Learning from mistakes: Early twentieth-century surgical practice

Wilde, Sally and Hirst, Geoffrey (2009) Learning from mistakes: Early twentieth-century surgical practice. Journal of the History of Medicine and Allied Sciences, 64 1: 38-77. doi:10.1093/jhmas/jrn055

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Author Wilde, Sally
Hirst, Geoffrey
Title Learning from mistakes: Early twentieth-century surgical practice
Journal name Journal of the History of Medicine and Allied Sciences   Check publisher's open access policy
ISSN 0022-5045
Publication date 2009-01
Sub-type Article (original research)
DOI 10.1093/jhmas/jrn055
Volume 64
Issue 1
Start page 38
End page 77
Total pages 40
Place of publication New Haven, U.S.A.
Publisher Oxford University Press
Language eng
Subject 110323 Surgery
2103 Historical Studies
1103 Clinical Sciences
Abstract Archibald Watson was an Australian anatomist and surgeon who kept operating theater diaries. He made detailed notes on the work of surgeons that he observed in Britain and North America, as well as in Australia. Watson’s diaries provide significant evidence that early twentieth-century surgeons did not just apply scientific knowledge produced somewhere else. They generated new surgical knowledge themselves and worked within a culture that valued innovation. Some of the surgeons laboratory research, but most did not. Nevertheless, it is clear that whether in Australia, Britain, or North America, the active search for improved techniques was a routine feature of the practice of full-time surgeons. In the process, they often made mistakes—or rather, they often did things with which at least some of their colleagues did not agree. Much of surgical practice was contestable. Doing things the “right” way and finding better ways to do things were overlapping categories; but it is often difficult or impossible to draw any distinction at all between doing things the “wrong” way and failed attempts at finding a better way to perform an operation. This article examines some aspects of the relationship between scientific ideas, clinical experience, contestable errors, and the generation of new knowledge through surgical practice.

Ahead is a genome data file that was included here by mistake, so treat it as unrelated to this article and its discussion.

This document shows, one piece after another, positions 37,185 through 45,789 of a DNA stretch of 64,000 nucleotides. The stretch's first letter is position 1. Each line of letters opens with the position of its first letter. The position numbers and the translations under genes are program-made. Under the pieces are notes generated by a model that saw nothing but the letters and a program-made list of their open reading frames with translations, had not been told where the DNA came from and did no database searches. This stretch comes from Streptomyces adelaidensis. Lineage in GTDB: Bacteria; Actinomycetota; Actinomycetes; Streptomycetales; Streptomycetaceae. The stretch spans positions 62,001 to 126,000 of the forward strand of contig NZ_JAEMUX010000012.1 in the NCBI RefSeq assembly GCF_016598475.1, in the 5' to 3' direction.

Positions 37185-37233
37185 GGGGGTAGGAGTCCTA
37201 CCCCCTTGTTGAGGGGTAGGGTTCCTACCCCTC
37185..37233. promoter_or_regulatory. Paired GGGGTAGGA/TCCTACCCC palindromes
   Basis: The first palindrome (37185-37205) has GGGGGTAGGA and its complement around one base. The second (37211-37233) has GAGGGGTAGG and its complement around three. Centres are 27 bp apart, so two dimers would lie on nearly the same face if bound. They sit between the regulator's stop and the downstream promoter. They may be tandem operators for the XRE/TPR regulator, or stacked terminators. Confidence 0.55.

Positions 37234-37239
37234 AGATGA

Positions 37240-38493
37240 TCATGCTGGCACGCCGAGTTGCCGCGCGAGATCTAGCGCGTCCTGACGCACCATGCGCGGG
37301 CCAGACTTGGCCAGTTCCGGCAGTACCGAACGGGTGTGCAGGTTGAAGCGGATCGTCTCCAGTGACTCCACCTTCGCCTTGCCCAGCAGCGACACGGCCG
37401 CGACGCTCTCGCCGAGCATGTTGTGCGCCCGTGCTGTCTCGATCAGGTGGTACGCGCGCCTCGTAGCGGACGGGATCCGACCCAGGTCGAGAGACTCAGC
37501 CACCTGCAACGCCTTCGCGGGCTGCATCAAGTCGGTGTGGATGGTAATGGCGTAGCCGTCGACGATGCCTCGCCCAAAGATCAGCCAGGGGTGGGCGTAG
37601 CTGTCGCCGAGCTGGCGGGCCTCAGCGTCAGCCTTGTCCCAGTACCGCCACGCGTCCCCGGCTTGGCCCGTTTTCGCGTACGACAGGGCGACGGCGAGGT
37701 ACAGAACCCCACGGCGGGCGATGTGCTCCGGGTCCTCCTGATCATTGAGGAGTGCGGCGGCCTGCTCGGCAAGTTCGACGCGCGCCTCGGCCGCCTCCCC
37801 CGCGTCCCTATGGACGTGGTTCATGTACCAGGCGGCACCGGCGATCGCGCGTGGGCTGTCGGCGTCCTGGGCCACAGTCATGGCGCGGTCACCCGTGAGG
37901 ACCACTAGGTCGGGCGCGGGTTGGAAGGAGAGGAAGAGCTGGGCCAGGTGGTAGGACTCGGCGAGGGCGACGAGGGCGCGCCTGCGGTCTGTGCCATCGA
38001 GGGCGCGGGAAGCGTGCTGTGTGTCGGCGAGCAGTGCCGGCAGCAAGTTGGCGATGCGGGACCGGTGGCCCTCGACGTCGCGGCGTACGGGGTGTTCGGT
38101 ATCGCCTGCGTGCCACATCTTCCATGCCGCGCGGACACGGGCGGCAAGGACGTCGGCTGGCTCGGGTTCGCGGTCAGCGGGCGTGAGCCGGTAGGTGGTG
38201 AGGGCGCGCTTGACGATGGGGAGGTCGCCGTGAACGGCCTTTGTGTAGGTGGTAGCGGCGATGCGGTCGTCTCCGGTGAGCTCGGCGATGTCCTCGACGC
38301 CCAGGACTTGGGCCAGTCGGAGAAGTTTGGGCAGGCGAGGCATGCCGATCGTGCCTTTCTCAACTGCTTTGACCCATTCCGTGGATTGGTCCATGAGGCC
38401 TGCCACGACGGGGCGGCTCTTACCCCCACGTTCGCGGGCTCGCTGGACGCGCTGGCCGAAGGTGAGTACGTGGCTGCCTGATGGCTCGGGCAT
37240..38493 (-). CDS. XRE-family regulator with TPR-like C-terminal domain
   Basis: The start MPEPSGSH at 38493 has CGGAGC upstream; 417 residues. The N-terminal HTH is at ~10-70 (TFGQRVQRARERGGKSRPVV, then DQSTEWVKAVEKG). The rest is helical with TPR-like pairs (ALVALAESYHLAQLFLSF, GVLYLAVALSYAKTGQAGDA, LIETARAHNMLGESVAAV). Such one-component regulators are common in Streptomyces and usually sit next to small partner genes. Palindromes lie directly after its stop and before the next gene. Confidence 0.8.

Keyword History of surgery
Surgical knowledge
Surgical practice
Art and science of surgery
Clinical experience
Q-Index Code C1
Q-Index Status Provisional Code
Institutional Status UQ

Document type: Journal Article
Sub-type: Article (original research)
Collections: Excellence in Research Australia (ERA) - Collection
ERA 2012 Admin Only
School of Historical and Philosophical Inquiry
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Citation counts: TR Web of Science Citation Count  Cited 7 times in Thomson Reuters Web of Science Article | Citations
Scopus Citation Count Cited 8 times in Scopus Article | Citations
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Created: Thu, 28 Jan 2010, 15:03:25 EST by Macushla Boyle on behalf of Faculty of Arts